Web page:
With regard to Aubrey Brain’s concert career and participation in tours with various opera companies and orchestras, research is still in its early stages. Robert Elkin’s book, Royal Philharmonic gives Royal Philharmonic Society concerts during Aubrey’s engagement as third horn (August 1920-October 1922), and first horn (October 1922-13 March 1930). Elkin also mentions Charles Gregory as the first horn in “40 records” made before 1932 but presumably these were made after March 1930 when Aubrey ceased to play for the Society. 6 He was appointed first horn for the Denhof Opera tour of 1913.  The tour is described in Alan Jefferson’s book, Sir Thomas Beecham a Centenary Tribute (1979, pp.131-132). 7 The itinerary is reproduced in Appendix D but only the concerts conducted by Sir Thomas are listed in any detail. With regard to entries of concerts and tours, these are included where they fall within Aubrey Brain’s periods of service with particular orchestras but can only be speculative except where it is known he was engaged. Any scholar wishing to learn more about his concert performances would benefit from listings of broadcasts and concerts of first performances in Kenneth Thompson’s book, A Dictionary of Twentieth-Century Composers (1973). According to Kenneth Young (1968,p.172) Aubrey Brain played concertos with the Margate Municipal Orchestra and he also took part in the Torquay Festival but not as stated in 1913 but in 1914. 8


The other material presented on these web pages is intended to give the reader some light relief. The author has been fortunate in having much of Aubrey Brain’s collected materials pertaining to his long career to refer to and to use to illustrate these pages. They include his copy of the programme for the Titanic Band memorial Concert, 24th May 1912, a menu for a Covent Garden dinner, 27th June 1926, signed all over the front and back by members of the orchestra and management, preserved from his years as principal horn of the Royal Opera Orchestra, Covent Garden. Also published here in entirety are his two articles on the French horn. Other ephemera, include photographs and press notices for Aubrey’s wife, Marion.  In Appendix E, I have included a few reminiscences by colleagues and pupils that confirm Aubrey’s importance as an orchestral player, soloist and teacher.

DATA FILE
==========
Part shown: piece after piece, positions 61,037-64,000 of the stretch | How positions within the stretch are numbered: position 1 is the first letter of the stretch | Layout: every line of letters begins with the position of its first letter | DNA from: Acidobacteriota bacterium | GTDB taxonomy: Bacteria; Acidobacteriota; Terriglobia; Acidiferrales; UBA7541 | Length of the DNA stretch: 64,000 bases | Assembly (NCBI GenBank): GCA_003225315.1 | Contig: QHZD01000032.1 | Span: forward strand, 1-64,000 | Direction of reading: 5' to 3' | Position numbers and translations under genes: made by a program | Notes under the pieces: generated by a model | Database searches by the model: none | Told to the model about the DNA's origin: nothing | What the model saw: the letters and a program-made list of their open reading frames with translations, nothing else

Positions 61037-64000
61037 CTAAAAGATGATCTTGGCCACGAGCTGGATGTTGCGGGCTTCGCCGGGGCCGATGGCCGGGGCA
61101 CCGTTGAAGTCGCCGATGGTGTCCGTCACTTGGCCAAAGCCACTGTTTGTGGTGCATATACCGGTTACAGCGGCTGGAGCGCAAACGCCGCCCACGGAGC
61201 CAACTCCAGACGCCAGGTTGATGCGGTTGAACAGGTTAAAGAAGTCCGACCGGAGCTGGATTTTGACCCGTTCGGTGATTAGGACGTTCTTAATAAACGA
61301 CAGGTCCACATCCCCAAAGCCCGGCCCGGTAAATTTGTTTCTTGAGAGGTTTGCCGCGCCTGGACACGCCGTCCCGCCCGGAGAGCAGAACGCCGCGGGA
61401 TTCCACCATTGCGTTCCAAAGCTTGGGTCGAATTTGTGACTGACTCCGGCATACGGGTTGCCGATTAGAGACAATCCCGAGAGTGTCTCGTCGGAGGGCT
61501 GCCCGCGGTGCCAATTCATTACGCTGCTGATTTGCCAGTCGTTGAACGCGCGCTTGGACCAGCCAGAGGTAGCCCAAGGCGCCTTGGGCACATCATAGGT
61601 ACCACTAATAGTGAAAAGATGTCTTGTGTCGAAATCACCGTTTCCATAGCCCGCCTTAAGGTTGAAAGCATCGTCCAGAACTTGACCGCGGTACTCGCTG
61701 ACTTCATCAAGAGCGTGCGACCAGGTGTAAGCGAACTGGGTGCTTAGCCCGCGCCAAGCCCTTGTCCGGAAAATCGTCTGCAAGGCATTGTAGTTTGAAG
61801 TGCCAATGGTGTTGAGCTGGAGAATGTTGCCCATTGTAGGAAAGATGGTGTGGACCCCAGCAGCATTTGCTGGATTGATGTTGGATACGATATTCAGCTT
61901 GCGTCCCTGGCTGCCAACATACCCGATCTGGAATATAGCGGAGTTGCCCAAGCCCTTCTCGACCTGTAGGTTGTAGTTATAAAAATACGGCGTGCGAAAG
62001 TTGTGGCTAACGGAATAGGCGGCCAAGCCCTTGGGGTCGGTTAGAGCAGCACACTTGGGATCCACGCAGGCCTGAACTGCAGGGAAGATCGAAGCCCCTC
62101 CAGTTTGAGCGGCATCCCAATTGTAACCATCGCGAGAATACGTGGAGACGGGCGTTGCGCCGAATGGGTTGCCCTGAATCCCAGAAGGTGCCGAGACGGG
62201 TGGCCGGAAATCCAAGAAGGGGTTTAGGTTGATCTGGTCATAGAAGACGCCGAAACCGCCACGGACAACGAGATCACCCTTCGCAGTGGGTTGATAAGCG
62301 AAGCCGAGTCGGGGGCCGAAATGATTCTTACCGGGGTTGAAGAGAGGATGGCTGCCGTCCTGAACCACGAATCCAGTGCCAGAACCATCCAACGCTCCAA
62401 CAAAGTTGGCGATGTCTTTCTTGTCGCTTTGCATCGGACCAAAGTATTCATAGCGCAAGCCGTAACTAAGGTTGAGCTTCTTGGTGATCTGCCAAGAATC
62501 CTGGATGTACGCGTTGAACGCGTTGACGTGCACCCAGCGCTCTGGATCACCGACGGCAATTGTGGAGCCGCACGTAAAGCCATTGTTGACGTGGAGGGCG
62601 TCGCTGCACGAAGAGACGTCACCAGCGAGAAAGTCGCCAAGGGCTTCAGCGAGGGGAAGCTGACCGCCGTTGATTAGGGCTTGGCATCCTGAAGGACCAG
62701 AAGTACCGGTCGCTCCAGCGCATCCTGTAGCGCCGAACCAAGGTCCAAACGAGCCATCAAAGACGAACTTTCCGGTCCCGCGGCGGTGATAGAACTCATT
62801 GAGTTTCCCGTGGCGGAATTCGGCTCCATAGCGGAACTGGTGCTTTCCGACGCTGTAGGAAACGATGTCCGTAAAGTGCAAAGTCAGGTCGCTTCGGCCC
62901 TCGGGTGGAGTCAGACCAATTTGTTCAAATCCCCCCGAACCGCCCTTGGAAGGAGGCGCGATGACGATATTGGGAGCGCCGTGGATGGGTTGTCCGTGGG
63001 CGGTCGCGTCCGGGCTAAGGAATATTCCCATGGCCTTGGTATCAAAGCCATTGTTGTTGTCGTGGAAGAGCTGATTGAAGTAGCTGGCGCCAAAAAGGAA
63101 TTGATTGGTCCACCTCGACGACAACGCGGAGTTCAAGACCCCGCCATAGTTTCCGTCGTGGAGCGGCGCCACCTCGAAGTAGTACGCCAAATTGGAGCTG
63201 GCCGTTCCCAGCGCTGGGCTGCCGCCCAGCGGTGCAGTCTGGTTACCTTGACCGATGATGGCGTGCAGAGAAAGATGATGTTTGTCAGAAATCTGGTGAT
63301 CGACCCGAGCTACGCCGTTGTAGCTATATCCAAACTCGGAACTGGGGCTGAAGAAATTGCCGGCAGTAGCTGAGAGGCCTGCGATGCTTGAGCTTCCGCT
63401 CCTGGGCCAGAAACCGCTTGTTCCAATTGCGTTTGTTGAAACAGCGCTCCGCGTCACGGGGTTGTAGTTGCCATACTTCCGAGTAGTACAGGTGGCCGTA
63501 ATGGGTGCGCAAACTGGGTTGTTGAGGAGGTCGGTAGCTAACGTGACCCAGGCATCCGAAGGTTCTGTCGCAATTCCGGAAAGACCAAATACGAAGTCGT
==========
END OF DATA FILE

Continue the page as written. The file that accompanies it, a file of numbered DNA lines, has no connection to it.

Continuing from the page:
The discography sections are intended as a starting point for more detailed research. In particular, more needs to be discovered of the extent to which private enthusiasts were able to capture live broadcasts that were not preserved by the BBC. After his retirement from the BBC Symphony Orchestra, he played second horn (his son first horn), in Jack Coles’s Orchestre Moderne, which broadcast light music repertoire in the mornings in Home Service.  He also broadcast with several ensembles in chamber music, after his retirement from the BBC. The Radio Times indicates that programmes of Orchestre Moderne were recorded but whether any survived is not at present known.   It made no commercial recordings.  Archives of Aubrey’s solo or chamber recordings from broadcasts do not appear to have survived but one enthusiast, Kenneth Leech, made a recording off-the-air from a broadcast in 1936 of the Smyth Concerto, accompanied by Antonio Brosa (violin), the BBC Symphony Orchestra, conducted by Sir Adrian Boult.9 

Stephen Gamble, revised 1 November 2008

Stephen Gamble at Beningbrough Hall, near
 York 30 July 2008